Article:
In my opinion, if this lesson is used for a higher level of students like the pre-intermediate or the intermediate students, a suitable follow-up activity would be writing a comparative paragraph or a film review.

WALL-E proved to be a good choice as my students had never watched it, and nobody fell asleep during the movie. After the movie, they couldn't help joking and laughing about the characters, especially reciting WALL-E's dialogue: "EV-A? EV-A!".

I would be glad to receive feedback on this lesson in anyway that it can be further improved.

9 comments:

Anonymous said...

You are truly a teacher of great renown.

WiseDuck said...

Why didn't my teachers do this back in school? T_T

This is awesome!

baboucherouge said...

wow! i'm doing wall-e with my 11 year old class this week, as an ESL workshop. thanks for posting these ideas to do while watching the movie, especially during those first (silent) 40 minutes! I was also thinking to incorporate post-movie discussion questions about how they think the world will change in the future, and what we can do to prevent such an ecological catastrophe! an alternative is an art follow-up activity where they must design a robot with a special function, and present it to the class in pairs.

FoxFire said...

You are the greatest teacher ever.

Ever.

Mima said...

baboucherouge... some insightful ideas you have there! I'm sure at the upper-elementary level, my students would be able to cope with a little group presentation on how we can avoid such catasthrope - and designing a robot of their own! We can use this robot design presentation to make them use the grammar item can/can't for abilities, for example. Thank you so much for sharing your ideas, and to everybody here: thank you so much for your comments. I really appreciate it.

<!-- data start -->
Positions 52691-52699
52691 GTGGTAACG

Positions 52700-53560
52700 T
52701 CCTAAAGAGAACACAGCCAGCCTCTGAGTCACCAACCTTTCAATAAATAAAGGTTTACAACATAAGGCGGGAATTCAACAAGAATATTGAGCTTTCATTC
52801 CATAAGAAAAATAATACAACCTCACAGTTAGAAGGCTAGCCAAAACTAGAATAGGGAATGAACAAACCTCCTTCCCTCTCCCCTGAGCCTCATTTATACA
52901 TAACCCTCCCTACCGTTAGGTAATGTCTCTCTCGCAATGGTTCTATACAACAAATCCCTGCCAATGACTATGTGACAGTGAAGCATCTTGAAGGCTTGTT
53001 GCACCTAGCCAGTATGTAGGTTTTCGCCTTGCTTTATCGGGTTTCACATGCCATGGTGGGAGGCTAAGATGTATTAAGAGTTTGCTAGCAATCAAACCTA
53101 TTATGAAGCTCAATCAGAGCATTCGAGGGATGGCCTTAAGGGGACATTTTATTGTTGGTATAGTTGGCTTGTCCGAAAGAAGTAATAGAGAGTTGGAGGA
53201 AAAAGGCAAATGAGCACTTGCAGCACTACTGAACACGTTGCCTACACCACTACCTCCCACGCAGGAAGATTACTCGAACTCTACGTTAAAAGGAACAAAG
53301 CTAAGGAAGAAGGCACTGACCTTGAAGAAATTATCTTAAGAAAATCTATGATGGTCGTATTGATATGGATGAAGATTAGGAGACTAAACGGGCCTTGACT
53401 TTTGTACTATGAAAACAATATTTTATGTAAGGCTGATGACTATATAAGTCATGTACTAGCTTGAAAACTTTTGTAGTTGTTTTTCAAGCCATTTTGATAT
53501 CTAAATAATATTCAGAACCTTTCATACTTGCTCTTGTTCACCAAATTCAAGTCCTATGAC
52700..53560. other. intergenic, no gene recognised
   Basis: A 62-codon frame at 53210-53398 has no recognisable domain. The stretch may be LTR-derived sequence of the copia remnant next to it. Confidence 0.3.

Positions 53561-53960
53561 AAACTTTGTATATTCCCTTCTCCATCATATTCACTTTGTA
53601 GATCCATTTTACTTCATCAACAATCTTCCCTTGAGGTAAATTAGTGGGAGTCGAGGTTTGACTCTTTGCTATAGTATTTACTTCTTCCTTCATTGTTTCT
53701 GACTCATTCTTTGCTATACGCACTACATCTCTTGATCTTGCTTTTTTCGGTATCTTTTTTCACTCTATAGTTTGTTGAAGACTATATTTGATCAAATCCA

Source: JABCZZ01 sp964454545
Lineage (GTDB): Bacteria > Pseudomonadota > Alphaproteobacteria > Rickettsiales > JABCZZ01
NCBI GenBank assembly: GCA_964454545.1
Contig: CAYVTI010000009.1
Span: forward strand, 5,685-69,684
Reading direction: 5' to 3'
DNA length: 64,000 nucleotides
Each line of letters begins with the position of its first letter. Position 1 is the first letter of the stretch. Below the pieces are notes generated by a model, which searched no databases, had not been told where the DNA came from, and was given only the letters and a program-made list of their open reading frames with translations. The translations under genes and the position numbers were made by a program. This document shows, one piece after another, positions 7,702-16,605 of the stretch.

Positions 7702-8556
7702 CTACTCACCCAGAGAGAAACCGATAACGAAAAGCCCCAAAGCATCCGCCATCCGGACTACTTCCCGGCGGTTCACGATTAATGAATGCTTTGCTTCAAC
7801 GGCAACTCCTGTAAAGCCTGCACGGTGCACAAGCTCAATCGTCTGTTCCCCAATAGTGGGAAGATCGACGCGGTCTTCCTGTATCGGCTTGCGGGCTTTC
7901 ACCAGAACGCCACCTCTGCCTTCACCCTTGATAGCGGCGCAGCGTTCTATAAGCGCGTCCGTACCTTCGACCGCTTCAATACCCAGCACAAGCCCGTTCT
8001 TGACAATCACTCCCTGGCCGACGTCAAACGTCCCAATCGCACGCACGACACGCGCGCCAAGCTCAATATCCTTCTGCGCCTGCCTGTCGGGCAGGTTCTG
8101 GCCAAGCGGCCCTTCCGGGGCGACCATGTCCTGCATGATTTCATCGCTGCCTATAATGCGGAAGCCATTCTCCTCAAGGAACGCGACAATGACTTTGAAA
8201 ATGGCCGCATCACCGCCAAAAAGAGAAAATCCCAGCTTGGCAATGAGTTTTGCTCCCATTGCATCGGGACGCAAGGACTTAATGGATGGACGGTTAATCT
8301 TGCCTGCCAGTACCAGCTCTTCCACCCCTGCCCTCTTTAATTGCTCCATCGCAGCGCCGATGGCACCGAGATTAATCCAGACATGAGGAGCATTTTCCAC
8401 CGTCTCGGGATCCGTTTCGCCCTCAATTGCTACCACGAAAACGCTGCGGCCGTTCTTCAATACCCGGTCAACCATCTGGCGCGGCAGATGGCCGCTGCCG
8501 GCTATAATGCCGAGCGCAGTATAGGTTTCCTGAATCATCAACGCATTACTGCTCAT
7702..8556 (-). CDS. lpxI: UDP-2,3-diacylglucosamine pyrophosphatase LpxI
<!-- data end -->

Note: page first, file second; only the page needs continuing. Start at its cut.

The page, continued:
Diddlina said...

I used this movie as well...in Portgual...:) with my 10th grade English students. First I was afraid they wouldn't like it, since it is an animation and these kids think they are already adults and so on...but I was really surprised and it was a good bet. They enjoyed it very much and were very active in doing the activities I proposed about the film...
It's really worth trying!!!

Karina said...

Thank you very much for such great idea! I was looking for some ideas to start our project, which is called "Terra ViVA" and I think this movie will help the students think about the importance of caring more about the ecological issues.

KArina Lourenço
Yázigi Internexus
Petrolina, Brazil

Nzie (theRosyGardener) said...

Thanks for this as a spring-board. Due to a quirk of Russian holiday keeping, I have a bunch of teenagers in class on a Saturday and this is just perfect for them-- I promised we'd do something more fun since we just did a test.

They're upper-int, so I'm going to make it their level by having one set of students with their backs to the film while the others describe it, then switch, until more dialogue appears where we'll do noticing tasks. I was trying to figure out what I could do and Wall-E is both topical (our last module was environmentally focused) and fun..

Engin Uğurluoğlu said...

I have a final assignment about this movie to show 'How can I use this film in a course?' You post is really perfect, thank you :)